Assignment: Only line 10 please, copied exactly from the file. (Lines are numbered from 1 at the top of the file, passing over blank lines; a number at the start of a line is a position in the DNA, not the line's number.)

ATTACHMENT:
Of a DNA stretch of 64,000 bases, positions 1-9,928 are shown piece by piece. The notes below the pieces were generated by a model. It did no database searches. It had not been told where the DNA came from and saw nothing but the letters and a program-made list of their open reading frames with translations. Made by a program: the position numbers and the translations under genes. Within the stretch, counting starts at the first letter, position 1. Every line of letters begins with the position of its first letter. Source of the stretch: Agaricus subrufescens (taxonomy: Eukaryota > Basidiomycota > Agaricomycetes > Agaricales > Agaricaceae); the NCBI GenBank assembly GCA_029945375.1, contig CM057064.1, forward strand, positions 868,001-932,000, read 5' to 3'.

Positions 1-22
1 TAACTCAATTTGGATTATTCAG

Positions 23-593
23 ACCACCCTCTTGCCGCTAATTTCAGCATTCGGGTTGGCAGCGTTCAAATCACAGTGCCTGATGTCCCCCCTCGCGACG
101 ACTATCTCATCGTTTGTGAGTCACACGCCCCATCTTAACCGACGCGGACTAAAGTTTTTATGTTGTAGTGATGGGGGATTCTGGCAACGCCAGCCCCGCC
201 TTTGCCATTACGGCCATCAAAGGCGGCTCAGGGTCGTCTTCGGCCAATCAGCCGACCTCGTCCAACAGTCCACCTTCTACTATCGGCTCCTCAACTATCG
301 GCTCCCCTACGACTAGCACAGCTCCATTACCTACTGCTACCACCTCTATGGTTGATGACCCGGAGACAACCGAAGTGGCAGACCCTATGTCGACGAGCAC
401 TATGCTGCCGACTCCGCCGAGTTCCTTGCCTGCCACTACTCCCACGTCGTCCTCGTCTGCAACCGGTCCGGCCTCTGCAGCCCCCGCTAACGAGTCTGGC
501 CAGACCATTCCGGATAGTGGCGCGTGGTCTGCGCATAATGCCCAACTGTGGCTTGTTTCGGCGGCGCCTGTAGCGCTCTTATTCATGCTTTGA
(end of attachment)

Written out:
501 CAGACCATTCCGGATAGTGGCGCGTGGTCTGCGCATAATGCCCAACTGTGGCTTGTTTCGGCGGCGCCTGTAGCGCTCTTATTCATGCTTTGA